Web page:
a, Neither TCC nor QCC lacking DYF-1 efficiently colocalize with the OSM-3–SNAP motor. However in the presence of the IFT-70(DYF-1) subunit, the QCC efficiently colocalizes with OSM-3–SNAP (81 ± 8%). b, Consistently, OSM-3–SNAP showed robust colocalization (82 ± 6%) with the IFT-70(DYF-1) subunit but not with IFT-52(OSM-6), IFT-88(OSM-5) or IFT-46(DYF-6) subunits. IFT-81 from TCC was fluorescently labelled with a SNAP tag and IFT-52(OSM-6) from QCC and QCC lacking DYF-1 were GFP-tagged. Data are mean ± s.d. of three independent experiments. Scale bars, 3 μm. C. elegans nomenclature is used in the figure owing to space limitations. Source Data
The respective protein sequences of the OSM-3 motor constructs used in this study are listed in constructs
This file contains Supplementary Figure 1 which shows the uncropped SDS-PAGE analyses of the respective protein purifications shown in Extended Data Fig. 2
Movement of OSM-3(G444E)-Halo motor alone (top, left) and its co-movement with the IFT-70(DYF-1) subunit (top, right) and with QCC (bottom, right). Removal of the IFT-70(DYF-1) subunit from QCC, dissociates the motor from its complex and the motor moves alone (bottom, left). IFT-70(DYF-1) from QCC and IFT-52(OSM-6) from QCC w/o DYF-1 were GFP-tagged in all videos (1-3). The video is sped up 4X. n=3 independent experiments. Scale bar: 10 µm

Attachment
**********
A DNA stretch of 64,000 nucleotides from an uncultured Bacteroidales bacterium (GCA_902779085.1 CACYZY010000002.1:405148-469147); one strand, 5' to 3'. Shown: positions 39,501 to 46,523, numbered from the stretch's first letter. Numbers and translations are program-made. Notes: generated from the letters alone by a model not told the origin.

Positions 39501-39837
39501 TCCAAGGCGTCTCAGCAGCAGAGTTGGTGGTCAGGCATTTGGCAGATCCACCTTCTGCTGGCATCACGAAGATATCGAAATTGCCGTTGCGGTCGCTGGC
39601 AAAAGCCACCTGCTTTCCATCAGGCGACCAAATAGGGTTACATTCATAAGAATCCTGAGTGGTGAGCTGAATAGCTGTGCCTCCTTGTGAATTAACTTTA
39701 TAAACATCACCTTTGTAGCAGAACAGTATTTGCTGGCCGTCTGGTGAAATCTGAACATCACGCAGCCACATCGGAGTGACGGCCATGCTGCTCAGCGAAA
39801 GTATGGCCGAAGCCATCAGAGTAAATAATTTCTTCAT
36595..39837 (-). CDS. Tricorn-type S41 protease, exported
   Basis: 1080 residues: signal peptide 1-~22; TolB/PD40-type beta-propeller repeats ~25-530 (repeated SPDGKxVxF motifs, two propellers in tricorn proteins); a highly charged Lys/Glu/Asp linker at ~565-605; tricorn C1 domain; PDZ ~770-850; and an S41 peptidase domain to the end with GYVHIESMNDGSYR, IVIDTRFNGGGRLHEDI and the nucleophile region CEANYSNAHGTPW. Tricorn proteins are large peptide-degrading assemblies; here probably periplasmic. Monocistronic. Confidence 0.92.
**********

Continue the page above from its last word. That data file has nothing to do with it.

OSM-3-SNAP containing the wild type stalk is incapable of directional movement alone, and displays diffusion (top, left). Presence of IFT-70(DYF-1) and QCC advances the motor to a unidirectional and processive state (top and bottom right). The processivity as well as colocalisation is lost by the removal of the IFT-70(DYF-1) subunit from the QCC (bottom, left). Frequency of OSM-3 movement was increased ~an order of magnitude by IFT-70(DYF-1) or the QCC (OSM-3-SNAP: 1.4*10−2 min−1µm−1; OSM-3-SNAP + IFT-70(DYF-1): 9.4*10−2 min−1µm−1; OSM-3-SNAP + QCC: 8.7*10−2 min−1µm−1). The video is sped up 4X. n=3 independent experiments. Scale bar: 10 µm
In the presence of the unlabelled OSM-3-Flag motor, both IFT-70(DYF-1) and QCC display directional movement (top, left vs. right) but not in the absence of the IFT-70(DYF-1) subunit (bottom, left). The video is sped up 4X. n=3 independent experiments. Scale bar: 10 µm